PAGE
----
Cat Tien National Park (Vietnam)
The Cat Tien National Park is located between Ho Chi Minh City and Dalat. With a local bus it can be reached easily and cheaply. In the park, several tours are offered. You can take one to encounter wild animals such as gibbons or to get to know local villages by bicycle, kayak or on foot. If you want to walk through the jungle, you should definitely hire a guide.
Or, you can hike to Crocodile Lake on an asphalted path which hardly requires any orientation skills. If you would like to do a 2-day tour and enjoy the sunset at Crocodile Lake, there are overnight ac-commodations on the route, which must be booked in advance. The entrance fee to the park is 40,000 Vietnamese Dong, which corresponds to slightly less than 2 US dollars, the permission to Crocodile Lake is 140,000 Dong and the accommodations fee is 500,000 Dong.
My choice is the non-guided walk in the National Park. To be able to start the hike I strengthen myself on the local market with a national specialty for breakfast – noodle soup with beef. For my provisions, there are leaf-wrapped rice cakes and filled pastries.
I leave the bulk of my luggage at the Forest Call Lodge and walk towards the ferry. After the 2-minute crossing over the brown colored river, I book the accommodations at the Tourist Information office, get permission for crossing the lake and follow the asphalt road on my right into the park. The road is wide, but not overly lively – even the number of passing jeeps can be counted on two hands.
I decide to take the first beaten track into the jungle. There was a wave of calmness around me – I feel well, no motorized vehicles, only a narrow path with trees on both sides. I pause for a moment and listen to the deafening concert of the crickets. Ancient trees with huge intertwined roots stand between grasses and bushes. I am surrounded by all kinds of green tones. Some branches seem to grow from the top downwards or hang like swings between several trunks.
Unexpectedly one of the trees rustles and swings back and forth frantically. I walk a few steps through the dense bushes directly into the jungle and can see a black outline on the canopy, which jumps immediately to the next and just as quickly as he appeared, he disappears out of my sight. Slowly, I retreat to the path while trying to avoid the finger-long spines of the plants. After a few junctions that made me ponder, I find the right way to the road.
After going 8 km, a small asphalted path leads on the left towards the Crocodile Lake. Halfway down, a jungle giant is spreading to my left, an old tree with mighty shovel-like roots that alone are bigger than me. I look up carefully. On my right, there are some shrubs and ferns, which are connected with artful spider webs. A bat suddenly crosses my path soundlessly. In the distance, I perceive the sound of some birds, alternately tweeting a deep and a high tone.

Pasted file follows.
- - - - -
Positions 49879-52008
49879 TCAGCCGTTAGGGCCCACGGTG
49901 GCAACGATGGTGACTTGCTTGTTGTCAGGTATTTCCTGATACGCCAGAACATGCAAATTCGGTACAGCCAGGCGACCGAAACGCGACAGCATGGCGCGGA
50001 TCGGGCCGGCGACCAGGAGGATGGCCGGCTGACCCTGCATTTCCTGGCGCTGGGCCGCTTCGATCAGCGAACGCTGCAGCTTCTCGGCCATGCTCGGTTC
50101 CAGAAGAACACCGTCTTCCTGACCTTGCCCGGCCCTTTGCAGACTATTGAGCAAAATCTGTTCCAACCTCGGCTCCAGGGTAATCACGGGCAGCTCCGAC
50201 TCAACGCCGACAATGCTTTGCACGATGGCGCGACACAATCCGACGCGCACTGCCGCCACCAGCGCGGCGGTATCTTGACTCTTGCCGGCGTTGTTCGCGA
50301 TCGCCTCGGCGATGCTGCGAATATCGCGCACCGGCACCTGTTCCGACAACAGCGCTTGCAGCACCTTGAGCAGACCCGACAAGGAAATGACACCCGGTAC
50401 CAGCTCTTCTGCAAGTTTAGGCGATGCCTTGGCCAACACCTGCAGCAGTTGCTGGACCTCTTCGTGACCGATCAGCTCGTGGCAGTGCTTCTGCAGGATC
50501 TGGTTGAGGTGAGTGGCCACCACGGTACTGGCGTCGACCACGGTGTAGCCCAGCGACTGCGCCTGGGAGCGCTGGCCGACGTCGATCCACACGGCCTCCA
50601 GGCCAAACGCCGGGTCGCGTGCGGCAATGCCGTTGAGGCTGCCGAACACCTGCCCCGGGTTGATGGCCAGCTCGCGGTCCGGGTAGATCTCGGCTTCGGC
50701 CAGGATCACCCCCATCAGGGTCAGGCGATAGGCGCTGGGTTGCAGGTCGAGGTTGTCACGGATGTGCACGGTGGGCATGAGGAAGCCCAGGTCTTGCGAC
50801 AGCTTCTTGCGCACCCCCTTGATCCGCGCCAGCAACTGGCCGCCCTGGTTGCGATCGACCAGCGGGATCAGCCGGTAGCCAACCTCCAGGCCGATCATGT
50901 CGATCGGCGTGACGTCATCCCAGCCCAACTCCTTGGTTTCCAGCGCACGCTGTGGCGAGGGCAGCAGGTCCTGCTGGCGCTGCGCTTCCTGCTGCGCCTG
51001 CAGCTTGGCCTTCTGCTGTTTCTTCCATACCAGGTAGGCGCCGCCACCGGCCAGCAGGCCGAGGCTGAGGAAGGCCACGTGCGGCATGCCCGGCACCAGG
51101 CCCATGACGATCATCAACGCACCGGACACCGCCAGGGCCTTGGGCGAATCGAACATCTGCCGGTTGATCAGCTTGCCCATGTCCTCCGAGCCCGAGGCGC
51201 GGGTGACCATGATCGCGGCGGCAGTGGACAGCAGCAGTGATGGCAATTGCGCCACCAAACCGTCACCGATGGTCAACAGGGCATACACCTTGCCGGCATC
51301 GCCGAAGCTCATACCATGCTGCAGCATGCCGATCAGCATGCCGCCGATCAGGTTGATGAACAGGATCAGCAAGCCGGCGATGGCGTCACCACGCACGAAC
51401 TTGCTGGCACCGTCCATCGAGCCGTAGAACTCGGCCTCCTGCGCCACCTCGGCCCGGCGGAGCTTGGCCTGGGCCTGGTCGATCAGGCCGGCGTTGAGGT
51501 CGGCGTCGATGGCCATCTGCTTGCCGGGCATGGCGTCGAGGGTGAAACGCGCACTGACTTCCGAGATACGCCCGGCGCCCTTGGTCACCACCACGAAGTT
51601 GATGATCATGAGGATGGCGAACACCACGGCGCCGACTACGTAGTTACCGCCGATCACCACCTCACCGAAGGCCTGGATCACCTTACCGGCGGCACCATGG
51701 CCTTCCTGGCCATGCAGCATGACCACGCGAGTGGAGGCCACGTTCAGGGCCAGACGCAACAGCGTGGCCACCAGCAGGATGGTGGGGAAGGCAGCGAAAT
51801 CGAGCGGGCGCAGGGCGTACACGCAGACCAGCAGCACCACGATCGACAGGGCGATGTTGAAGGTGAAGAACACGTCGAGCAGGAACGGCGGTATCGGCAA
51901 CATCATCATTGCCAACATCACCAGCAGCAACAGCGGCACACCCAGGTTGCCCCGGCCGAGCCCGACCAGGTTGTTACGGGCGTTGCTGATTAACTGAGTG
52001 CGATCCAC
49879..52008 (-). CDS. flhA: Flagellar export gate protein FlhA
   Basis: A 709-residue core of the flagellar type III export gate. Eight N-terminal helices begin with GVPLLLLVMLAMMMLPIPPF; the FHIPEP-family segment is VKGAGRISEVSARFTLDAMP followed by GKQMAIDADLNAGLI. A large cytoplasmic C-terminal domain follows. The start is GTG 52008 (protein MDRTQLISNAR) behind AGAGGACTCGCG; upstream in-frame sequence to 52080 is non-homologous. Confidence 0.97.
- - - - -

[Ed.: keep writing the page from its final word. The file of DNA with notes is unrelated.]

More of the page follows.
This is emphasized by those who sing the scale from top to bottom, while they are distracted by oth-ers who do not adhere to any rules or patterns. The chirping of the crickets, which is sometimes qui-eter, sometimes louder, completes the orchestra. At the Crocodile Lake is a large ranger station with some bungalow-like guest rooms, which surprisingly have a bathroom with a shower – pure luxury on such a route.
Obviously, it is forbidden to swim in the water due to the crocodiles. Having a colorful sunset in the background, I watch the crocodiles in the lake, before I retire sometime later into my room under a splendid starry sky.
My sleep is accompanied by the sounds of the crickets all the night. At 6.30 am I start to make my way back. The spiders were very diligent over-night, so I kept a walking stick made out of bamboo an armlength in front of my body so I don’t have to constantly wipe the nets from my face.
The rays of the morning sun are breaking through the thickets and enchant the forest with all imagi-nable bright greens. A sweetish aroma mixes unexpectedly under the damp air. On the left, not far from the ground, it rustles and I hear grunts – the reminder that I am in a living environment. I turn back a few steps into the forest, but the wild boar has already disappeared.
Now a noise on the other side. I’m just getting the chance to catch a glimpse of something brown jumping away. I enjoy the silence of nature until this is interrupted by a noise. A group of tourists is coming out of a vehicle towards me. I use the favor of the hour and jump on the back of the motor-ized vehicle to get back to the park entrance.